- The Korea Times warned that President Obama’s endorsement of Tokyo’s right to collective self-defense may lead to Japan’s military resurgence without repentance of the past. The “‘pivot to Asia’ will get nowhere if he fails to persuade-or force-Japan to own up to its past misdeeds before reasserting itself.” The Hankyoreh shared similar concerns.
- “If Washington calls for a pivot to Asia only in words and thinks that Asia issues can be left in the hands of Japan, it could aggravate the already entangled situation in the region. If the U.S. wants to properly pursue the pivot to Asia, it should clear the fundamental issue of Japan’s history distortion,” argued the Dong-A Ilbo.
Commentators in China expressed skepticism about the U.S. commitment to security in Asia.
- “For the United States and its allies in the region, they need to make a convincing case about their proclaimed commitment to regional stability,” opined Xinhua writer Luo Jun.
- “One of the main aims of Barack Obama’s trip is to assure the U.S.’ allies and partners in the region that the U.S. stands behind them. However, when it comes to the real threats to Asia’s security, especially Japan’s turn to the right, the U.S. finds it difficult to articulate a clear policy,” said the China Daily.
Regarding President Obama’s visit to Japan and affirmation of the U.S.-Japan Security Treaty, Chinese newspapers expressed concern.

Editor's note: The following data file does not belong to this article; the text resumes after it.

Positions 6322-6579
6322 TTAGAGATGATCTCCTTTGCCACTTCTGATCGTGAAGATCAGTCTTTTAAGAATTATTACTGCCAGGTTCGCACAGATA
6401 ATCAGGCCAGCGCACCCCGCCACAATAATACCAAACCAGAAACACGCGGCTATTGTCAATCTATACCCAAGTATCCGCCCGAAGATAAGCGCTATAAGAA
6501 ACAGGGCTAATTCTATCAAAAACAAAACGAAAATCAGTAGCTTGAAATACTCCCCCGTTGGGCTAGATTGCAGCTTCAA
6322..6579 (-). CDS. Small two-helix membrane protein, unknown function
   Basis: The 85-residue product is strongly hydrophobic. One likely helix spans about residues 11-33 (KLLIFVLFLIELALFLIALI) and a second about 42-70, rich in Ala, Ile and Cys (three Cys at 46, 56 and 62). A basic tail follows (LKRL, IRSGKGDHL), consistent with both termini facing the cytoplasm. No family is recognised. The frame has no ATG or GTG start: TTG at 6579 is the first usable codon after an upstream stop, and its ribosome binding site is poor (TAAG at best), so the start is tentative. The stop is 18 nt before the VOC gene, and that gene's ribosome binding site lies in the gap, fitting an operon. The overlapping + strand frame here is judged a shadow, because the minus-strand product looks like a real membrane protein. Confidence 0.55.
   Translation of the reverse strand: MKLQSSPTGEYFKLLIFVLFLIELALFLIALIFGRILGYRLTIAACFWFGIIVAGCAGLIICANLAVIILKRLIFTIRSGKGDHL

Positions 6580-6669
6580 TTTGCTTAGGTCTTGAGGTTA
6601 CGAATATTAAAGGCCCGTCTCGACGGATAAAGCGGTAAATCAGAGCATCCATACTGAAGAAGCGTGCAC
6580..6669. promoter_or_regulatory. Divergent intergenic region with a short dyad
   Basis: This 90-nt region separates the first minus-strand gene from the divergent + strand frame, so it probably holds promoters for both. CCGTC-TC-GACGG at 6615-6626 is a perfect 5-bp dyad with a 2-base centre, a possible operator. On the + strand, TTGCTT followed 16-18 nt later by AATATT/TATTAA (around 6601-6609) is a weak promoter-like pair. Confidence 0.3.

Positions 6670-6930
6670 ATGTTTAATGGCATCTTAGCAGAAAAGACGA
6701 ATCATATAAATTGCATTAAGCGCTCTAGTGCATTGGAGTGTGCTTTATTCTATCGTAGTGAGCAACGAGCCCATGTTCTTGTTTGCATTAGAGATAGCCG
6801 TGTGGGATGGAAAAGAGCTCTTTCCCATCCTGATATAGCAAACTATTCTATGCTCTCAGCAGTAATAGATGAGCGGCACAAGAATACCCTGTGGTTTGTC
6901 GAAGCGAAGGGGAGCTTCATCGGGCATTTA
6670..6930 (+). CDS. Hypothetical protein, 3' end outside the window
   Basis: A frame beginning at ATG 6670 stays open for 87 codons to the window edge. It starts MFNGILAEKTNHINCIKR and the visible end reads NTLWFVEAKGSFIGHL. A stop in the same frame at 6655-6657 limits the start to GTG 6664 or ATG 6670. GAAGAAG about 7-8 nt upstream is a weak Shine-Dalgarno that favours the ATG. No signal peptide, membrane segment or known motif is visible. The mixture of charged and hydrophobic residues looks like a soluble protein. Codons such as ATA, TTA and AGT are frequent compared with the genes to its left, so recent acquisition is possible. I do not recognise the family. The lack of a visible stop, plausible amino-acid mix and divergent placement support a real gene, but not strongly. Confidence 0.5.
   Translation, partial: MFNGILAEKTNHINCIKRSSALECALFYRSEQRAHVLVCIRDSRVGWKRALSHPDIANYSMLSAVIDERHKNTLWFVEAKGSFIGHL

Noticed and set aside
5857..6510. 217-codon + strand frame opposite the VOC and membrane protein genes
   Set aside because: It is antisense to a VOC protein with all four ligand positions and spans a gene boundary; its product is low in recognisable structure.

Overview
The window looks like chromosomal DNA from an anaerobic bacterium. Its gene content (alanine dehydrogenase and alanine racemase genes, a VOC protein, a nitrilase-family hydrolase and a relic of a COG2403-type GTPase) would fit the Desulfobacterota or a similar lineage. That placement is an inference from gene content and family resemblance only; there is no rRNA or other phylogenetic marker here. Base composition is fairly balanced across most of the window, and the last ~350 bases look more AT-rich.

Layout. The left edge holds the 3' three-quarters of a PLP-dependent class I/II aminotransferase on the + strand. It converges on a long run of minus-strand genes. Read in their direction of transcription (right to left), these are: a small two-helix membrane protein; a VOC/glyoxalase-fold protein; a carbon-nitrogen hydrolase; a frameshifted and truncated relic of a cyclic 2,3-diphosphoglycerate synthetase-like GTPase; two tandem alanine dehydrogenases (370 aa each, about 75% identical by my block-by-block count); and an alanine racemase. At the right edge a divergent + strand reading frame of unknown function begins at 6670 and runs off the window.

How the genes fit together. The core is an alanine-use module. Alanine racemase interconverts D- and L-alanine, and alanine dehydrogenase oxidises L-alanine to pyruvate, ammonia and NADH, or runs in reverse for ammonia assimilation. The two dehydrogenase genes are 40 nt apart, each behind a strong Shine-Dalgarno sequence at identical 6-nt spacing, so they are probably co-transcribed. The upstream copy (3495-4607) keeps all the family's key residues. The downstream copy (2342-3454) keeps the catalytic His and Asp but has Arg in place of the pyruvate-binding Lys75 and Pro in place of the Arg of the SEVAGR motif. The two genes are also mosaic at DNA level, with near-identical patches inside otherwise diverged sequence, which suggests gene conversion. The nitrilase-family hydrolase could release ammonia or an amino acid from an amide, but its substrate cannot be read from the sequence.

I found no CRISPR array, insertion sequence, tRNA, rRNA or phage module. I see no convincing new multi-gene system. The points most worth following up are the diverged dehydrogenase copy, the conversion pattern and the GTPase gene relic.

- China Daily wrote, “Since he [Obama] has voluntarily bound his country to Abe’s war chariot…he might want to start considering how he is going to untie the knots and tame the adventurous Japan under Abe, or prepare to be dragged into an unwanted conflict.”
- Liu Tian and Feng Wuyong, editors at the state-run Xinhua said, “with an unscrupulous Abe going further down the road to challenge post-war international order and make Japan a ‘normal state’, Obama’s defense commitment would leave the United States hijacked by Japanese rightwing forces and turn Japan-U.S. military alliance into a war machine that threatens peace and stability in the Asia-Pacific region and the rest of the world.”
Indian newspapers and commentators discussed the implications of President Obama’s trip for India’s security and the U.S. rebalance to Asia.
- India-Japan-U.S. trilateral talks are now “on a higher plane,” opined the Times of India, as the Japan-U.S. joint statement highlighted a trilateral dialogue between Japan, India and the U.S. for “peace and economic prosperity in the Asia-Pacific and around the globe.”
- “Obama’s strategic problem now is to reassure East Asian allies of the strength of American commitment to them without provoking an unwanted conflict between the U.S. and China,” explained C. Raja Mohan, a distinguished fellow at the Observer Research Foundation, Delhi. “If they are convinced that no great power is willing or capable of balancing China, many Asian states might come to believe that strategic deference to Beijing is the only option they have.”